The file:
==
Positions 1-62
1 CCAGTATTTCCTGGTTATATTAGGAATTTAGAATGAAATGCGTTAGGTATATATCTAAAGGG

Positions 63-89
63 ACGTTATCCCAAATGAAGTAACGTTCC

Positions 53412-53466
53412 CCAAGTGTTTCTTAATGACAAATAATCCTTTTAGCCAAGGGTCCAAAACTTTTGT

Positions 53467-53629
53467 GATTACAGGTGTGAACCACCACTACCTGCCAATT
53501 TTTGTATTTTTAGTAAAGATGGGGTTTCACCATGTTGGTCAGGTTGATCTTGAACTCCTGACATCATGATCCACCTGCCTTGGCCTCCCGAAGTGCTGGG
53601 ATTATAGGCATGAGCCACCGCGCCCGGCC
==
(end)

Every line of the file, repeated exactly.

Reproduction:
Positions 1-62
1 CCAGTATTTCCTGGTTATATTAGGAATTTAGAATGAAATGCGTTAGGTATATATCTAAAGGG

Positions 63-89
63 ACGTTATCCCAAATGAAGTAACGTTCC

Positions 53412-53466
53412 CCAAGTGTTTCTTAATGACAAATAATCCTTTTAGCCAAGGGTCCAAAACTTTTGT

Positions 53467-53629
53467 GATTACAGGTGTGAACCACCACTACCTGCCAATT
53501 TTTGTATTTTTAGTAAAGATGGGGTTTCACCATGTTGGTCAGGTTGATCTTGAACTCCTGACATCATGATCCACCTGCCTTGGCCTCCCGAAGTGCTGGG
53601 ATTATAGGCATGAGCCACCGCGCCCGGCC